We can thank the Native Americans for the grits that have long been a Southern staple and now are finding their way onto plates all over the globe. Grits are made from dried corn that has been finely ground in a gristmill like the ones used at Geechie Boy Mill. Using the antique mills and grinding the heirloom grains the way it’s been done for generations helps retain the natural oils and flavors of the corn – making Geechie Boy grits some of the most sought-after grits in the country. Restaurants from California to Chicago and from Charleston to Maine are serving dishes made with Geechie Boy grits.
Although customer preference is for white grits, Geechie Boy mills both white and yellow corn. The heirloom corn comes from different sources, including farms in Kentucky. This older variety of heirloom corn is an open-pollinated crop. That means Greg Johnsman works only with those farms that ensure no new genetically modified corn is being grown nearby, which could contaminate the heirloom varieties.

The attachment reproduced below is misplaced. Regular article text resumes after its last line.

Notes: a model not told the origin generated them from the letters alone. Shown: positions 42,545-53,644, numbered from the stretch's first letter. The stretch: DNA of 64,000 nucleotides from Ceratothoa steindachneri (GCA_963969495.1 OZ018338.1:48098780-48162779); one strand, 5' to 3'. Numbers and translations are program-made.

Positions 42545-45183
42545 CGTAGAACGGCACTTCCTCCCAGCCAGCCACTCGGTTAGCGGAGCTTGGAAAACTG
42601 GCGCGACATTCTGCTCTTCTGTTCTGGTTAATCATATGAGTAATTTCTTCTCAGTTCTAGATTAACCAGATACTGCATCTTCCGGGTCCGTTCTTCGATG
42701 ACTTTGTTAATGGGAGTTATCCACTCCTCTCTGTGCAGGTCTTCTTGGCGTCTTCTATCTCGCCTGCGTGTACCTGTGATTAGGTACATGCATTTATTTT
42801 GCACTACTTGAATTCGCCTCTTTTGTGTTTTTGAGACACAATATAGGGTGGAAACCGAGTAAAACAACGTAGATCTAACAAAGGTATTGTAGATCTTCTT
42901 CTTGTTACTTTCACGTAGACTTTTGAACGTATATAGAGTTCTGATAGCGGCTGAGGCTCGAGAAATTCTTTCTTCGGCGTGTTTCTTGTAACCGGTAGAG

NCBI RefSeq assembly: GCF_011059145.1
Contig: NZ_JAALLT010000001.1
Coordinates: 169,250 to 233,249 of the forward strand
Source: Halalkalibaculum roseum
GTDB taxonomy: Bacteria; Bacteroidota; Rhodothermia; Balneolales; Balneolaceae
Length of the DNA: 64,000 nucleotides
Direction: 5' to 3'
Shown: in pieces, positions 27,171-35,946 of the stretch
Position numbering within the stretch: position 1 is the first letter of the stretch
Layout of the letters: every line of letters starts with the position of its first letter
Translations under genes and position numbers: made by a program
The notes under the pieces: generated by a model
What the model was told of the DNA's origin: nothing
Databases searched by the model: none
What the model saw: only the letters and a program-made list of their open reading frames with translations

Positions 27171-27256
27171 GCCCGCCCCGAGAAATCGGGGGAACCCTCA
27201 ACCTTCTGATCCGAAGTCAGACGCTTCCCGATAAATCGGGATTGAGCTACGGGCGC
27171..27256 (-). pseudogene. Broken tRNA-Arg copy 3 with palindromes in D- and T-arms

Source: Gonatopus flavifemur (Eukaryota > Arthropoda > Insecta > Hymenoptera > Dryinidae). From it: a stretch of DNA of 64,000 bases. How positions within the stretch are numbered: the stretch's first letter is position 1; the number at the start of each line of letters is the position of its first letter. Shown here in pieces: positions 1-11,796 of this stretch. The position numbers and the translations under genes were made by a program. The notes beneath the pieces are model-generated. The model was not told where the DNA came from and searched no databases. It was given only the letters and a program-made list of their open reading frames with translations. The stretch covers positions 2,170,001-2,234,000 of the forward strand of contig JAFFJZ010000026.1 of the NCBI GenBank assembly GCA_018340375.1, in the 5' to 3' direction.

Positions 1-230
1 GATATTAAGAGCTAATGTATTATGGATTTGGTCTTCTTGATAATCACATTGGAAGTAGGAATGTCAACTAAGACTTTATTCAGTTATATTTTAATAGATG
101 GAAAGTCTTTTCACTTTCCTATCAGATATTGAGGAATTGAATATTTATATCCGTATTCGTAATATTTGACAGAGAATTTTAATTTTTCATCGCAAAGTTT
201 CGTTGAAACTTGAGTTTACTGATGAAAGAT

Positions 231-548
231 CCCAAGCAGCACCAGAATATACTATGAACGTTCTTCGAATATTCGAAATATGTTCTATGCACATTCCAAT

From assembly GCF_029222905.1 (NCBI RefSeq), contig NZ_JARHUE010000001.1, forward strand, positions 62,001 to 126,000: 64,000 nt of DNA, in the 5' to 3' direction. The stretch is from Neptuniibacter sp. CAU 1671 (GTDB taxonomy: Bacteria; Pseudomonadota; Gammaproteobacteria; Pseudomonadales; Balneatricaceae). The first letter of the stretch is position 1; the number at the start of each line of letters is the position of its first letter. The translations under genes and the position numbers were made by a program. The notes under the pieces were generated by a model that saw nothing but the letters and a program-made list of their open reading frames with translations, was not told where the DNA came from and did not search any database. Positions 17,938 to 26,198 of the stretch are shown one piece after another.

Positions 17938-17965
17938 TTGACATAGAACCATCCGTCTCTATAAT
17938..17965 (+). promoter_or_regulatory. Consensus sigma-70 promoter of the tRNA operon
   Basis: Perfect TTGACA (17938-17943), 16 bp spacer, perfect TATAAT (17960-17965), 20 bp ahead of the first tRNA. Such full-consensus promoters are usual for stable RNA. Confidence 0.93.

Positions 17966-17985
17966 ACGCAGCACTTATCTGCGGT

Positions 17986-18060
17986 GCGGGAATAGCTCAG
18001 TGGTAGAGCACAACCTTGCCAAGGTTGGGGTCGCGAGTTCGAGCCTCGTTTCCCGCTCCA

Geechie Boy Mill also grows and mills their own Heirloom rye (one of the earliest grains grown in the south). Stretching 8 feet tall, the rye makes an excellent wind break for their tomato crop. Plus, it’s one of the best strains of rye available in the country, making it appealing to high-end restaurants. The Restaurant At Meadowood in Napa Valley, California, uses Geechie Boy rye for its table bread. The Abruzzi Rye isn’t sticky so it’s much easier for bakers to use.